The cool wave of air-conditioning that hits you as you descend into a subway is a familiar one to the seasoned traveller. As is the monotonous whoosh of the access gates as commuters pass through, and all the other sounds that accompany a busy underground. I have found that even the people are the same, involved in their own spheres of activity as they chat, tap away on their mobile phones or gaze on idly as their earphones provide life’s soundtrack. These are things we hardly think about in many of our everyday situations, but I began thinking about them today because this particular subway happened to be in the heart of Beijing.
The stereotypical Western viewpoint of China often presents the red giant as the epitome of cultural contrast to the societies of the West. I would argue that this is not entirely untrue. Since upon arriving in the mainland I haven’t heard a word of English save the odd “hello”, The rumours of the extravagant and strange delicacies are also not too far off the mark, and the noticeable lack of any Latin alphabet with which to try and order my lunch is one of many aspects of Chinese culture that supplements the “culture shock”. Yet the similarities between this society and those of the Western world are too striking to ignore. Moreover these are not merely similarities but shared cultural and societal practices. Being the observer in China has provided me with one of the most informative and obvious examples of the socio-spill that is constantly occurring around the globe.
Expecting to find an abundance of bicycles, a billion people and clusters of ancient temples, I was met with a Starbucks coffee shop, an Apple retail store and an Audi dealership – the bicycles, people and temples were scattered amongst these. Everywhere I looked there were traces of global influence – subtle or blatant – ranging from the architectural to the more abstract. Let me paint you a brief picture to illustrate the extent to which this cross-cultural influence exists in the communist giant that is China: after taking a New York style yellow cab to a popular nightlife district, we chose a small bustling bar to have a drink at. The bar was called The Blue Lotus (from the Belgian born classic Tintin comic) and we sat down to drink a Dutch Heineken. A small band was playing using American instruments and singing British pop songs and all this while not a soul around us could speak a word of English.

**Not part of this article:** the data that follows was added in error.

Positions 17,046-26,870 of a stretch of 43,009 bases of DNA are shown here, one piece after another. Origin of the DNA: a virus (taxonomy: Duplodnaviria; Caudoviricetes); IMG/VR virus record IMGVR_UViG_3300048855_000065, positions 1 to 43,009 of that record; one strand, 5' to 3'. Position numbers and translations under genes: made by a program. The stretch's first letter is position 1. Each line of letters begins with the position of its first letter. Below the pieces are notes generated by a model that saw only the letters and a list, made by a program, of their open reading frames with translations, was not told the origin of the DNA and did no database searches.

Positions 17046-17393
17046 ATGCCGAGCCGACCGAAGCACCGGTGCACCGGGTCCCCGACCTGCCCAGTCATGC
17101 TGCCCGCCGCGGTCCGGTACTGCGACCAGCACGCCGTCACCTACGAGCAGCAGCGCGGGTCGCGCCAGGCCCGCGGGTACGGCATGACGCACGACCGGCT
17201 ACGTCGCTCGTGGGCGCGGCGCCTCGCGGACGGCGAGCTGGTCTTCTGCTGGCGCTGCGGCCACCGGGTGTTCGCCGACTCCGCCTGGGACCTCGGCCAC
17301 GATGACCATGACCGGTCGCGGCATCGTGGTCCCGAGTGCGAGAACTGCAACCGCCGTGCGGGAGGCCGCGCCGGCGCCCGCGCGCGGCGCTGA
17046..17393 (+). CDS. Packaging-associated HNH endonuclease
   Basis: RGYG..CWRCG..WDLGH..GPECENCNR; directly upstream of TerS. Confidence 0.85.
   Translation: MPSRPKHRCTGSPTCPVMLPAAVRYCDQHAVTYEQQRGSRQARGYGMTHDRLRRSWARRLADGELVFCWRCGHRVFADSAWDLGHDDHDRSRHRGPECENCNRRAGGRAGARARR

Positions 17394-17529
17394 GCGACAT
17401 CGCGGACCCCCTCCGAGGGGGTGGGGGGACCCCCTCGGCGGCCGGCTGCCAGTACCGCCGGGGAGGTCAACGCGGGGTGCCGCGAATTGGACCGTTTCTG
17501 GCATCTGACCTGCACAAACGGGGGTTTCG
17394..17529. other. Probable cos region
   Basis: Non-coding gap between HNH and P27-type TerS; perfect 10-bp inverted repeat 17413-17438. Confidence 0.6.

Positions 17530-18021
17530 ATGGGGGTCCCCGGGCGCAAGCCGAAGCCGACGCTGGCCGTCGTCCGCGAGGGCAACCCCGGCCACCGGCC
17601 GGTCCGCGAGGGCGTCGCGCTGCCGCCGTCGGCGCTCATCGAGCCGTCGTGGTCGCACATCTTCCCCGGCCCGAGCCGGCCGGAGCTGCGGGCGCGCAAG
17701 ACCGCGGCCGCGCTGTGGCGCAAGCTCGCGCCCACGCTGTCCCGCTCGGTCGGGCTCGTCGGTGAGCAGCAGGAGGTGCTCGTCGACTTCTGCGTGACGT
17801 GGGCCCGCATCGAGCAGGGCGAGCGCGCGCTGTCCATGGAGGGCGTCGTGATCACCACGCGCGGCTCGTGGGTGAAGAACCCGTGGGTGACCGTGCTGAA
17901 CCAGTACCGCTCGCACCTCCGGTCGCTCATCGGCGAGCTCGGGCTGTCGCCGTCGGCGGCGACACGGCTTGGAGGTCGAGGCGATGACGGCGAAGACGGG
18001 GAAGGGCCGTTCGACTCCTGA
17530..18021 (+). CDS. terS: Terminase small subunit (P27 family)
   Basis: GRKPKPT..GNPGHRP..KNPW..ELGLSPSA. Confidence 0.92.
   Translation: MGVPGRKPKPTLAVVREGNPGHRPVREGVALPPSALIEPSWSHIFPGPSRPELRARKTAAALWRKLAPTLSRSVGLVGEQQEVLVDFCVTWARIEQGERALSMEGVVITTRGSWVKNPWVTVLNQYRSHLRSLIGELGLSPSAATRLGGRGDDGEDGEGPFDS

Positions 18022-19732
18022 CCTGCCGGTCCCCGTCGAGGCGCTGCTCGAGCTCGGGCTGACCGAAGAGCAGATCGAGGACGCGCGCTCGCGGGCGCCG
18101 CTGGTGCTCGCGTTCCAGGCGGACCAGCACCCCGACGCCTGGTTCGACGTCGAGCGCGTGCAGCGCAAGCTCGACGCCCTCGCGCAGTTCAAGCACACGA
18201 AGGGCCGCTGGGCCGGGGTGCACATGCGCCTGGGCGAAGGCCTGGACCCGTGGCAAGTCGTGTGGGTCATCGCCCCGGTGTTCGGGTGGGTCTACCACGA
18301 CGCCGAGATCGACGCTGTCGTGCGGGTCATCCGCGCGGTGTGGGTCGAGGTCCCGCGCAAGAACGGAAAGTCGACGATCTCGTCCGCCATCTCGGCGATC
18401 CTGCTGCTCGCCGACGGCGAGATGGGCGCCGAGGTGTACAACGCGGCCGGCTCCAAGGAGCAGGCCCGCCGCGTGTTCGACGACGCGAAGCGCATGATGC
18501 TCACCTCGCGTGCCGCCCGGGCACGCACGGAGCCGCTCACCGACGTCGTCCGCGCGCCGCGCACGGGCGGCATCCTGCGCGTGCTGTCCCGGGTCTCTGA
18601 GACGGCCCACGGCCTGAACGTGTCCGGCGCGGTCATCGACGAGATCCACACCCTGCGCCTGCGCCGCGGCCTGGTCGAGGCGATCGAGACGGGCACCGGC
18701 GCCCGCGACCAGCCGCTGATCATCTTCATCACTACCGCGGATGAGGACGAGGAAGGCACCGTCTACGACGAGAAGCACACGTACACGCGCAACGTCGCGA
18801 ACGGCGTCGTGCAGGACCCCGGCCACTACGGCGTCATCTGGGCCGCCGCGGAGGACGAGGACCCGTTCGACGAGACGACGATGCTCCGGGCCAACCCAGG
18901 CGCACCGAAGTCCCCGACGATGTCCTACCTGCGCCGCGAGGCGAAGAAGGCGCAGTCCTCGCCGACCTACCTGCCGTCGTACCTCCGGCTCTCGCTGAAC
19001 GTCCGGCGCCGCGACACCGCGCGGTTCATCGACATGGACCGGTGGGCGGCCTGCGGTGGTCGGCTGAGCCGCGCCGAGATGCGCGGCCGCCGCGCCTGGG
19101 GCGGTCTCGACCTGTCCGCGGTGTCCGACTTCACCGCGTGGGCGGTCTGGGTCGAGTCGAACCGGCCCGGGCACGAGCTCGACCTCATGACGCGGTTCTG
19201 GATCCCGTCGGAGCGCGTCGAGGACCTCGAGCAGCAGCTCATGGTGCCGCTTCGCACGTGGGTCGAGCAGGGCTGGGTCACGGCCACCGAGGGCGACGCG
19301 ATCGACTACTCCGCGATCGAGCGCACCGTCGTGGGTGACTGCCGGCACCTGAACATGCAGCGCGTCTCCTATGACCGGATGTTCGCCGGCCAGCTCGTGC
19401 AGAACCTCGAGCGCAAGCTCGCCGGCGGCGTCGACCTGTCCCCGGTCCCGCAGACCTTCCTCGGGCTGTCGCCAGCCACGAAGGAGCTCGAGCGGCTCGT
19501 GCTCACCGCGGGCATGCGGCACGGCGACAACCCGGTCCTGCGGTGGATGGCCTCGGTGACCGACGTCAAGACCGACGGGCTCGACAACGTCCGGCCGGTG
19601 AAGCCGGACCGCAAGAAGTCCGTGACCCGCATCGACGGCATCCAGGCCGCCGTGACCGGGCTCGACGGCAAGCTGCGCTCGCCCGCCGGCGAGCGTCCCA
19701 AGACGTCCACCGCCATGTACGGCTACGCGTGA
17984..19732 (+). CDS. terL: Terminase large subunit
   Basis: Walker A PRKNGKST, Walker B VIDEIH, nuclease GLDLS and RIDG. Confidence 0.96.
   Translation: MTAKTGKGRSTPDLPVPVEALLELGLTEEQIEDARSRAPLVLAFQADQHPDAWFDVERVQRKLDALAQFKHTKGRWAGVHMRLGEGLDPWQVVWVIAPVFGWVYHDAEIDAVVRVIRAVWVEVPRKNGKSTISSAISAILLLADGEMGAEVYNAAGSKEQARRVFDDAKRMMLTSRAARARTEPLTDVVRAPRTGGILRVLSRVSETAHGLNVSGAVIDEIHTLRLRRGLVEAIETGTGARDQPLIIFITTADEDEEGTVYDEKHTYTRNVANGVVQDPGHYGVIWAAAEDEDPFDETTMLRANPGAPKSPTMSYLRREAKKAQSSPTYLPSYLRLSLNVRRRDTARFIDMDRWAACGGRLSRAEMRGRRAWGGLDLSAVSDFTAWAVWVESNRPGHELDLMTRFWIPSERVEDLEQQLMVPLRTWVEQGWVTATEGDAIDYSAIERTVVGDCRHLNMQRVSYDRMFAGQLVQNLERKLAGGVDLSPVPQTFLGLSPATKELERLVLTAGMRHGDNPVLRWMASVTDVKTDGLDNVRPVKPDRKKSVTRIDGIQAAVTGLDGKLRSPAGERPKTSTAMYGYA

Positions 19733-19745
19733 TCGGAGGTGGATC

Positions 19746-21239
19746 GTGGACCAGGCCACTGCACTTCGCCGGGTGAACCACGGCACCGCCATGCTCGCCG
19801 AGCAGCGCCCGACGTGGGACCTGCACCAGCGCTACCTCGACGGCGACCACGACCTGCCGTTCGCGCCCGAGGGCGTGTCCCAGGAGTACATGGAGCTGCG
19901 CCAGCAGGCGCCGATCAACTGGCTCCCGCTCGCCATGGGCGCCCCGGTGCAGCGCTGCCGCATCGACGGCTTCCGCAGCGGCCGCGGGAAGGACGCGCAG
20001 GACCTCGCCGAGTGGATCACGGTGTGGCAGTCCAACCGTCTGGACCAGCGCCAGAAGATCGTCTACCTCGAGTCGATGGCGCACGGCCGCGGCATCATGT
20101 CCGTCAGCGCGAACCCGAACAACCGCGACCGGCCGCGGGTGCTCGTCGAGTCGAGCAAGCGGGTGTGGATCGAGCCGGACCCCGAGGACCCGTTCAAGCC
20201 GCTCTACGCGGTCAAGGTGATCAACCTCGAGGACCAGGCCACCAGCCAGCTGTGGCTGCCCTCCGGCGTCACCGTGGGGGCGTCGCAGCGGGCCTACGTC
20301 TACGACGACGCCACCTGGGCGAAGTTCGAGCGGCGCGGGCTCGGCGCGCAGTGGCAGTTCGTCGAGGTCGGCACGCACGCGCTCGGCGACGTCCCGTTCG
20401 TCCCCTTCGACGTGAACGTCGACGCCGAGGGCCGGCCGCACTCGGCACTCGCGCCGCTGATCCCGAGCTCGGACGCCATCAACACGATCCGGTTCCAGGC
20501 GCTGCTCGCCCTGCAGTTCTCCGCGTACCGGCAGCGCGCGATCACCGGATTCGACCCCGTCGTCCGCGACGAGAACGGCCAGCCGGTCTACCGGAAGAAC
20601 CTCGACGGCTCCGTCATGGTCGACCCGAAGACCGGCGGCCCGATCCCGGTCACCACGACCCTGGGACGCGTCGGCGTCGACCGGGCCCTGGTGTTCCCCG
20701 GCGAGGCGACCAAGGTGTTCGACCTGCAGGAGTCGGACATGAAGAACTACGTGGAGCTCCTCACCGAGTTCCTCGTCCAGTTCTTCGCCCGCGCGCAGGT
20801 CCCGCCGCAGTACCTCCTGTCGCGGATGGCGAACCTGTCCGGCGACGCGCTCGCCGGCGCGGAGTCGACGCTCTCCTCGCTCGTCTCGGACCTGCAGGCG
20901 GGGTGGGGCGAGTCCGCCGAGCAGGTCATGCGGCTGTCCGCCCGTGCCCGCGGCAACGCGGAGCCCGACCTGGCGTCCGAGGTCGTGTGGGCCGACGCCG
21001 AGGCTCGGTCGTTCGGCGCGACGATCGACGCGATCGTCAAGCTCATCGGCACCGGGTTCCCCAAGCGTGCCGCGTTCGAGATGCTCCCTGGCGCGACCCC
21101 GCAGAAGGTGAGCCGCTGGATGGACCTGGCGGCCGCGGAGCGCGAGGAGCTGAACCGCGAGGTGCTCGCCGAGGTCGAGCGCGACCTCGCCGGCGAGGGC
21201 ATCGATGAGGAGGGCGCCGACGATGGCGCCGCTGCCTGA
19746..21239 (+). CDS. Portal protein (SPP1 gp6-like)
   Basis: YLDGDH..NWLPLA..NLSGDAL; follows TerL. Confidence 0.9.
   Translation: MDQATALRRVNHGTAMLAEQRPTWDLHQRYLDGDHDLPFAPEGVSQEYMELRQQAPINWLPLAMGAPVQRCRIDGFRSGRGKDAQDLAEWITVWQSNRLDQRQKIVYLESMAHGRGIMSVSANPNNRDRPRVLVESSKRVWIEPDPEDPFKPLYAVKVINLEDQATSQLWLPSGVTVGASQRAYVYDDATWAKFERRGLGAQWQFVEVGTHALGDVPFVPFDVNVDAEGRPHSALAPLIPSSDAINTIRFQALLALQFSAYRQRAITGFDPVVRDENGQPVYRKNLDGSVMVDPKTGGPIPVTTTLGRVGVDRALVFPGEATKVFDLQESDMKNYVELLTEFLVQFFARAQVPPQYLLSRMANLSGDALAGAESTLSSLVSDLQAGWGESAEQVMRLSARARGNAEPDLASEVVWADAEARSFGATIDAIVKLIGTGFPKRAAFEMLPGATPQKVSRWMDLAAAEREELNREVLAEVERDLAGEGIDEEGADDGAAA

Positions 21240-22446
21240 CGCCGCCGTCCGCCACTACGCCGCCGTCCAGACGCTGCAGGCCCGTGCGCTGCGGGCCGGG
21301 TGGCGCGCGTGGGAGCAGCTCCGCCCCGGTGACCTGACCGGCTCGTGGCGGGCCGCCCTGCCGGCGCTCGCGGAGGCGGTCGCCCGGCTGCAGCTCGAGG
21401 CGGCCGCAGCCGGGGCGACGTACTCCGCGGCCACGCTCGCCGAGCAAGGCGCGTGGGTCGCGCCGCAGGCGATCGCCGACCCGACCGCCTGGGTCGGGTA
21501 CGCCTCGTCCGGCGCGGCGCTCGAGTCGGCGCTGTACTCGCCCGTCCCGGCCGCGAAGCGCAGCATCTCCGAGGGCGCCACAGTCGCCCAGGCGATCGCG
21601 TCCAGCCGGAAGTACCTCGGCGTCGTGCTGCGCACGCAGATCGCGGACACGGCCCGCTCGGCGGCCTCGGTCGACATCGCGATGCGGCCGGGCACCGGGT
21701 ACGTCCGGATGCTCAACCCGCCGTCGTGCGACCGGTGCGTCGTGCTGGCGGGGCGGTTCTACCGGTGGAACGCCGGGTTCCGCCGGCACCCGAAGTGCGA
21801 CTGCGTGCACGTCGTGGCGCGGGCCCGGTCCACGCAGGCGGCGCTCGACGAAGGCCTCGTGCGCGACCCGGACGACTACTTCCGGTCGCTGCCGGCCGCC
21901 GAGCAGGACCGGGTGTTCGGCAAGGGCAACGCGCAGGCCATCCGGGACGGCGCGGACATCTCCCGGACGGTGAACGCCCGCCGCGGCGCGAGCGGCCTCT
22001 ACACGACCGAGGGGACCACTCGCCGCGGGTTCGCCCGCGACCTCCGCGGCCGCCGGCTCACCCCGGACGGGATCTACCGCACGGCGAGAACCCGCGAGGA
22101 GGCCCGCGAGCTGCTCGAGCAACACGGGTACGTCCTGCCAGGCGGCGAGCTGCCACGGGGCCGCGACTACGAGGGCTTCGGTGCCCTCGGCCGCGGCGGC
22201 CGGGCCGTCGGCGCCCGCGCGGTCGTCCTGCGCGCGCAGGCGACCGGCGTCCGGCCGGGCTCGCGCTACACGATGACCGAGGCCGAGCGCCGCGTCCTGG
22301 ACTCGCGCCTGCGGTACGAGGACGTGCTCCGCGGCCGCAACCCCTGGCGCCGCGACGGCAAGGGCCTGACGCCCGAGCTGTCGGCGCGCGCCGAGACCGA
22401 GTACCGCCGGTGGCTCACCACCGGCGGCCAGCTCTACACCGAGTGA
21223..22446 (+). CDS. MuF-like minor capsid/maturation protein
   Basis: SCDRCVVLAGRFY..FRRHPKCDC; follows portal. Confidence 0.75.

The heavy Western influence in every corner of society is another aspect of Chinese culture that has been very interesting to observe. Although historical sites such as the Great Wall of China and the Forbidden City have been meticulously preserved, how will the contemporary Chinese identity fair against the imposing Western influence? In a globalising world, what will distinguish one culture from another, or are we all destined to transform into a global culture driven by brands and lifestyle rather than heritage and history? Is language one of the last frontiers of individual culture?
There is a noticeable lack of negativity in China. The Chinese people come across as content (every person we spoke to felt that life will keep improving and the current status quo is adequate to maintain their happiness – in a nutshell), everyone is busy with something. The place is clean (except for the bathrooms :). By clean I mean that parks are maintained, streets are constantly swept and there is very little litter anywhere. What does it mean to have such a well-functioning society (from the outside) existing in a sphere of political restrictions and lack of personal freedom? In the context of the current political crises in North Africa and the Middle East, it seems unlikely that the Chinese society will attempt to lean in the direction of political reform. How does this affect our understanding of the concept of liberal democratic freedom as a prerequisite for an effective developing society?
Some notes from a trip to China by Jay and Daniel. (more to follow on this socio-spill series)